537133184, 268566592, 1050111}, {537133184, 268566592, 134283296,
526079}, {268566592, 134283296, 67141648, 264063}, {134283296,
67141648, 33570824, 133055}, {67141648, 33570824, 16785412,
67551}, {33570824, 16785412, 8392706, 34799}, {16785412, 8392706,
4196353, 18423}, {8392706, 4196353, 2098176, 16787451}, {4196353,
2098176, -2146434560, 8394749}, {2098176, -2146434560, 1074266368,
4198398}, {2096128, 0, 0, 2047}, {1023, -2147483648, 0, 2047}, {0,
2146435072, 0, 2047}, {0, 1048064, 0, 2047}, {0, 511, -1073741824,
2047}, {0, 0, 1073217536, 2047}, {0, 0, 524032, 2047}, {0, 0, 255,
29362175}, {0, 0, 0, 4194303}};
return n11;
}
public static int[][] returnn13()
{
final int[][] n13={{-2147221537, -16779265, -1073872913, -8389633, -536936456,
0}, {1073872912, 8389632, 536936456, 4194816, 268468235,
511}, {536936456, 4194816, 268468228, 2097408, 134234125,
511}, {268468228, 2097408, 134234114, 1048704, 67117070,
511}, {134234114, 1048704, 67117057, 524352, 33558543,
255}, {67117057, 524352, 33558528, -2147221472, 16779279,
383}, {33558528, -2147221472, 16779264, 1073872912, 8389647,
447}, {16779264, 1073872912, 8389632, 536936456, 4194831,
479}, {8389632, 536936456, 4194816, 268468228, 2097423,
495}, {4194816, 268468228, 2097408, 134234114, 1048719,
503}, {2097408, 134234114, 1048704, 67117057, 524367,
507}, {1048704, 67117057, 524352, 33558528, -2147221457,
509}, {524352, 33558528, -2147221472, 16779264, 1073872927,
510}, {524224, 0, 0, 0, 15, 511}, {63, -33554432, 0, 0, 15,
511}, {0, 33550336, 0, 0, 15, 511}, {0, 4095, -2147483648, 0, 15,
511}, {0, 0, 2147221504, 0, 15, 511}, {0, 0, 262112, 0, 15,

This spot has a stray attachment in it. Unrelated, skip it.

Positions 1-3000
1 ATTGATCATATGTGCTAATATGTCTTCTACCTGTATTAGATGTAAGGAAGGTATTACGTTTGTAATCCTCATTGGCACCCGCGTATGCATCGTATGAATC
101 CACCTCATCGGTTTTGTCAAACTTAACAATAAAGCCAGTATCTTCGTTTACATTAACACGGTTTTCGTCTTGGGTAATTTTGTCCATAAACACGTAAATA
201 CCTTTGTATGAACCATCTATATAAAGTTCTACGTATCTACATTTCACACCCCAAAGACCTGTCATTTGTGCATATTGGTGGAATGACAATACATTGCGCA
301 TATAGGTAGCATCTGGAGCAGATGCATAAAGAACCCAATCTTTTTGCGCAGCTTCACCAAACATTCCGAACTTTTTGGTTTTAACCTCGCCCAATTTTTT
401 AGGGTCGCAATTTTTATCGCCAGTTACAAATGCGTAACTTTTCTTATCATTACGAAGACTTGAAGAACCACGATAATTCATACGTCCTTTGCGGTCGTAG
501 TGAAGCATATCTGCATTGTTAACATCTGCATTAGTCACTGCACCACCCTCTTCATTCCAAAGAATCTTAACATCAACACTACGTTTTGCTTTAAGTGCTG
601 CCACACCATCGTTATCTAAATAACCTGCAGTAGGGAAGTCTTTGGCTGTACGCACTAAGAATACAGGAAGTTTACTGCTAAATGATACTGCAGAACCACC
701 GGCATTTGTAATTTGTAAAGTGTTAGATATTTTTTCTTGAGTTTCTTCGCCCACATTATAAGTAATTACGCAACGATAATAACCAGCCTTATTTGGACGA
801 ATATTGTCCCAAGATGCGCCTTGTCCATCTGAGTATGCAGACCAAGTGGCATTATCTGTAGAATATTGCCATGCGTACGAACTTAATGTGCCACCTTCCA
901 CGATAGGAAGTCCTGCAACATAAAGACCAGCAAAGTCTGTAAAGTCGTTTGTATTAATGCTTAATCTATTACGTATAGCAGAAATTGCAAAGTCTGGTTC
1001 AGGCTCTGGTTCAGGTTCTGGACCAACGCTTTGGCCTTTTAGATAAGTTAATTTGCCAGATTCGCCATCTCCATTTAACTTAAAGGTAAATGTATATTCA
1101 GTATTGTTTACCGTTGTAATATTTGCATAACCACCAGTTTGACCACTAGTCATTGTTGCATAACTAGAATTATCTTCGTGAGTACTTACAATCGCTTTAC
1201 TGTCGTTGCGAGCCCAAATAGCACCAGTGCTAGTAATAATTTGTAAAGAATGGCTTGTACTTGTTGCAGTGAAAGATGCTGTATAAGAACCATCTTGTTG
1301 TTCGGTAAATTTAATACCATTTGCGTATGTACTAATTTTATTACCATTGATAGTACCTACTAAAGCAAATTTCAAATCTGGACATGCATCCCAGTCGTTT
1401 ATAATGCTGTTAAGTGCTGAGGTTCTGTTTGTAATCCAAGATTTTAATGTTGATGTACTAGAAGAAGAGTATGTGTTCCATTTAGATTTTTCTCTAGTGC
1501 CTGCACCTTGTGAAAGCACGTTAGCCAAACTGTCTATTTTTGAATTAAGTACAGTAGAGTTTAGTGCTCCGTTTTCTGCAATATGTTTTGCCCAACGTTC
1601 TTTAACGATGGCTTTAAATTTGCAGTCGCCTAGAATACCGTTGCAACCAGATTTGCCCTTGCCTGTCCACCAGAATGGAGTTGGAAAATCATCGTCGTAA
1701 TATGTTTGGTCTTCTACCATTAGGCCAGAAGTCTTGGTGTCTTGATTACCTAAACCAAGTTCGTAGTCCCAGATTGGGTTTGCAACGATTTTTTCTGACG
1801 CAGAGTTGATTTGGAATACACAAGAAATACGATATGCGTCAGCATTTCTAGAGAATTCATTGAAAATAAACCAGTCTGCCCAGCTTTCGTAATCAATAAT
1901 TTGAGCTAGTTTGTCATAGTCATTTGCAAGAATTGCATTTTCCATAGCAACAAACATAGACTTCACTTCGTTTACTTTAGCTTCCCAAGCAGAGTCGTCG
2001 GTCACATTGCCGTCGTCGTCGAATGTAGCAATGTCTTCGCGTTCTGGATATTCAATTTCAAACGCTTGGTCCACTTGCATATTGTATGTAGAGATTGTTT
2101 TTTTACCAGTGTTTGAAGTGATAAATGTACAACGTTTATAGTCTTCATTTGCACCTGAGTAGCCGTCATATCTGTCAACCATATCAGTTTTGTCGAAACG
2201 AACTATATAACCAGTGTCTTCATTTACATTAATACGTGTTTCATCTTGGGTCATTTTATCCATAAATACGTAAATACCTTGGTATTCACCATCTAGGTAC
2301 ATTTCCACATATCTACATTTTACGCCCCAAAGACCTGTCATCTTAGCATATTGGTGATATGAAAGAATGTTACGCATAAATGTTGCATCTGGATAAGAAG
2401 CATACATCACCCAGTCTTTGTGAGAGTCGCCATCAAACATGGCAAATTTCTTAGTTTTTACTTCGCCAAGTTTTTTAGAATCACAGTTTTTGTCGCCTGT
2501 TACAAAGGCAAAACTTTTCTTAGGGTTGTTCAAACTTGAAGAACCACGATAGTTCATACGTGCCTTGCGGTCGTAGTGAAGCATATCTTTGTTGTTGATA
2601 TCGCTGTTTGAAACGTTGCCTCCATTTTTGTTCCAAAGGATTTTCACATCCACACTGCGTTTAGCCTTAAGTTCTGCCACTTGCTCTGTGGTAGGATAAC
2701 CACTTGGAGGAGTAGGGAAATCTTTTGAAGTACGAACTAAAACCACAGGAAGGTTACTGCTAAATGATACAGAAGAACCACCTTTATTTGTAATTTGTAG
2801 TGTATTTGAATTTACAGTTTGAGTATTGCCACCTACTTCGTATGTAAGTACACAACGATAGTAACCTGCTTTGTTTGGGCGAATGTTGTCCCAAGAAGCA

511}, {0, 0, 31, -16777216, 15, 511}, {0, 0, 0, 16775168, 15,
511}, {0, 0, 0, 2047, -1073741809, 511}, {0, 0, 0, 0, 1073610767,
511}, {0, 0, 0, 0, 131071, 511}};
return n13;
}
public static int[][] returnn15()
{
final int[][] n15={{-2147418115, -262153, -1048609, -4194433, -16777729, -67110913,
-268443648, 0}, {1073774593, 131076, 524304, 2097216, 8388864,
33555456, 134230015, 1}, {536887296, -2147418110, 262152, 1048608,
4194432, 16777728, 67123199, 1}, {268443648, 1073774593, 131076,
524304, 2097216, 8388864, 33569791, 1}, {134221824,
536887296, -2147418110, 262152, 1048608, 4194432, 16793087,
1}, {67110912, 268443648, 1073774593, 131076, 524304, 2097216,
8404735, 1}, {33555456, 134221824, 536887296, -2147418110, 262152,
1048608, 4210559, 1}, {16777728, 67110912, 268443648, 1073774593,
131076, 524304, 2113471, 1}, {8388864, 33555456, 134221824,
536887296, -2147418110, 262152, 1064927, 1}, {4194432, 16777728,
67110912, 268443648, 1073774593, 131076, 540655, 1}, {2097216,
8388864, 33555456, 134221824, 536887296, -2147418110, 278519,
1}, {1048608, 4194432, 16777728, 67110912, 268443648, 1073774593,
147451, 1}, {524304, 2097216, 8388864, 33555456, 134221824,
536887296, -2147401731, 1}, {262152, 1048608, 4194432, 16777728,
67110912, 268443648, 1073790974, 1}, {131076, 524304, 2097216,
8388864, 33555456, 134221824, 536903679, 0}, {131068, 0, 0, 0, 0, 0,
16383, 1}, {3, -524288, 0, 0, 0, 0, 16383, 1}, {0, 524272, 0, 0, 0,
0, 16383, 1}, {0, 15, -2097152, 0, 0, 0, 16383, 1}, {0, 0, 2097088,
0, 0, 0, 16383, 1}, {0, 0, 63, -8388608, 0, 0, 16383, 1}, {0, 0, 0,
8388352, 0, 0, 16383, 1}, {0, 0, 0, 255, -33554432, 0, 16383,
1}, {0, 0, 0, 0, 33553408, 0, 16383, 1}, {0, 0, 0, 0,
1023, -134217728, 16383, 1}, {0, 0, 0, 0, 0, 134213632, 16383,
1}, {0, 0, 0, 0, 0, 4095, -536854529, 1}, {0, 0, 0, 0, 0, 0,
536870911, 1}};
return n15;